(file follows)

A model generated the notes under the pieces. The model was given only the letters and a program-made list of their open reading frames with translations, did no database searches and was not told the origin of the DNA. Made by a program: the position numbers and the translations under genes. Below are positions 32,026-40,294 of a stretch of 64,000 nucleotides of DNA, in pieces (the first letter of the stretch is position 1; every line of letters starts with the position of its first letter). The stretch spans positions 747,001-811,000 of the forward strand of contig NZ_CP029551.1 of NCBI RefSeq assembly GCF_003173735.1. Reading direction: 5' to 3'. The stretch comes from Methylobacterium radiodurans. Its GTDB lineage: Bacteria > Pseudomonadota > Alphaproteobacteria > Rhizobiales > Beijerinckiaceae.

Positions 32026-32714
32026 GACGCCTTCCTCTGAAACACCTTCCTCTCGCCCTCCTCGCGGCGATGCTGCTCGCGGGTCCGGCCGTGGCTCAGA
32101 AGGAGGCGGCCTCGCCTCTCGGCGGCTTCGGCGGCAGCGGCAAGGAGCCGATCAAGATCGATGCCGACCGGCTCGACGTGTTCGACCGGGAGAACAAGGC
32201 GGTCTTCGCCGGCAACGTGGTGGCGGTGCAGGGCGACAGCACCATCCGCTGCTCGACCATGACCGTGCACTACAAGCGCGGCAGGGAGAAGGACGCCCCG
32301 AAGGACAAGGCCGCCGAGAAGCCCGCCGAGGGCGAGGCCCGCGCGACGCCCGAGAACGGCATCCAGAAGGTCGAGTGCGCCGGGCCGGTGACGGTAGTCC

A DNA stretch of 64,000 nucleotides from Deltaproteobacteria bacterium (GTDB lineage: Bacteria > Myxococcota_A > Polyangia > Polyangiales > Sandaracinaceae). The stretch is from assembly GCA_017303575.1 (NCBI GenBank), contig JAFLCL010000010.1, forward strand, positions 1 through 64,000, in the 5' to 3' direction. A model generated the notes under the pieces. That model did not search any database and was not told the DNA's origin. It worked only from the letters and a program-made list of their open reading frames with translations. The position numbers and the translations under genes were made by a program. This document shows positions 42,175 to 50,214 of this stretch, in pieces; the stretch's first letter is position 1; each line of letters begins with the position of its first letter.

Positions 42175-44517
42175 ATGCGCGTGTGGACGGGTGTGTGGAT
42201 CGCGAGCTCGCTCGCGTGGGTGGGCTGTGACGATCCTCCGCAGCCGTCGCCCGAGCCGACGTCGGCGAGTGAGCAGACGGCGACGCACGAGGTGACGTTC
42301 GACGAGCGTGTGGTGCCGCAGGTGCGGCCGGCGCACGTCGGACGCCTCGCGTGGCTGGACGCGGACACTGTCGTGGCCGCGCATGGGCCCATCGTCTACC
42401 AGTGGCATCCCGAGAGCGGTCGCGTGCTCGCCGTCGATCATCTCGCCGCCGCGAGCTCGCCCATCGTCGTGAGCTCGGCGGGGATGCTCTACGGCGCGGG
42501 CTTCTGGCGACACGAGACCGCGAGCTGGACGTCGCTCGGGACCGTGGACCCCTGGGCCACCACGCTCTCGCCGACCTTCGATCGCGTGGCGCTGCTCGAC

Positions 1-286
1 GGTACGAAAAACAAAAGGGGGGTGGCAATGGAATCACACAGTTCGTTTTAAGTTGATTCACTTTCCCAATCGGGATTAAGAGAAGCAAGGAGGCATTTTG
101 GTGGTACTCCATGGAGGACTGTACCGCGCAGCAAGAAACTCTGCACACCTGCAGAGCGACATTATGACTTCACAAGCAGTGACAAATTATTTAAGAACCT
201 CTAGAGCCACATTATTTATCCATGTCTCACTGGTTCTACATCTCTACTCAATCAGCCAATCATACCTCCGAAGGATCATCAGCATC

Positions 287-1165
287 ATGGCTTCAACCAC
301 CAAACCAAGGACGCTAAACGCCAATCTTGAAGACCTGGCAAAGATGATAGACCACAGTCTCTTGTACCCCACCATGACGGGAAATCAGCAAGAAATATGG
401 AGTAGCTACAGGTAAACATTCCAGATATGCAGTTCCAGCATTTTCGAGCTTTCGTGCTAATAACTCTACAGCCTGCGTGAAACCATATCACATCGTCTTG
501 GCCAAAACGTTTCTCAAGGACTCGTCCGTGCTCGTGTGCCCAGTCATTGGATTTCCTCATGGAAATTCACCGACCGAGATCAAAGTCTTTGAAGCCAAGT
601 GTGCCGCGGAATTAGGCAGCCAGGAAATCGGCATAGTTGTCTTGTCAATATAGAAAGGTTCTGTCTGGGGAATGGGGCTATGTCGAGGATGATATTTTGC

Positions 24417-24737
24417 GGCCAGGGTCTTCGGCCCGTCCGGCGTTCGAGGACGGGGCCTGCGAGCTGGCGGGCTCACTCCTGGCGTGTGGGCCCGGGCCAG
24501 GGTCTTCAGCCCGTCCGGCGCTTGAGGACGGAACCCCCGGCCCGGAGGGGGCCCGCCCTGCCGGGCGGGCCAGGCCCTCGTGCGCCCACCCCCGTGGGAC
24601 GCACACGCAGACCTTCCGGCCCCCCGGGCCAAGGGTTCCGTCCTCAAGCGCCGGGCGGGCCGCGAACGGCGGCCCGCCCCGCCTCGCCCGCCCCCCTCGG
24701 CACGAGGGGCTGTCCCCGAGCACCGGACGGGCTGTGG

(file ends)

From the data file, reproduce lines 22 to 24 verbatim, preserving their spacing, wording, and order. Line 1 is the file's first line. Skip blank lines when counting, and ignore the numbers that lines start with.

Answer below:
501 GCCAAAACGTTTCTCAAGGACTCGTCCGTGCTCGTGTGCCCAGTCATTGGATTTCCTCATGGAAATTCACCGACCGAGATCAAAGTCTTTGAAGCCAAGT
601 GTGCCGCGGAATTAGGCAGCCAGGAAATCGGCATAGTTGTCTTGTCAATATAGAAAGGTTCTGTCTGGGGAATGGGGCTATGTCGAGGATGATATTTTGC

Positions 24417-24737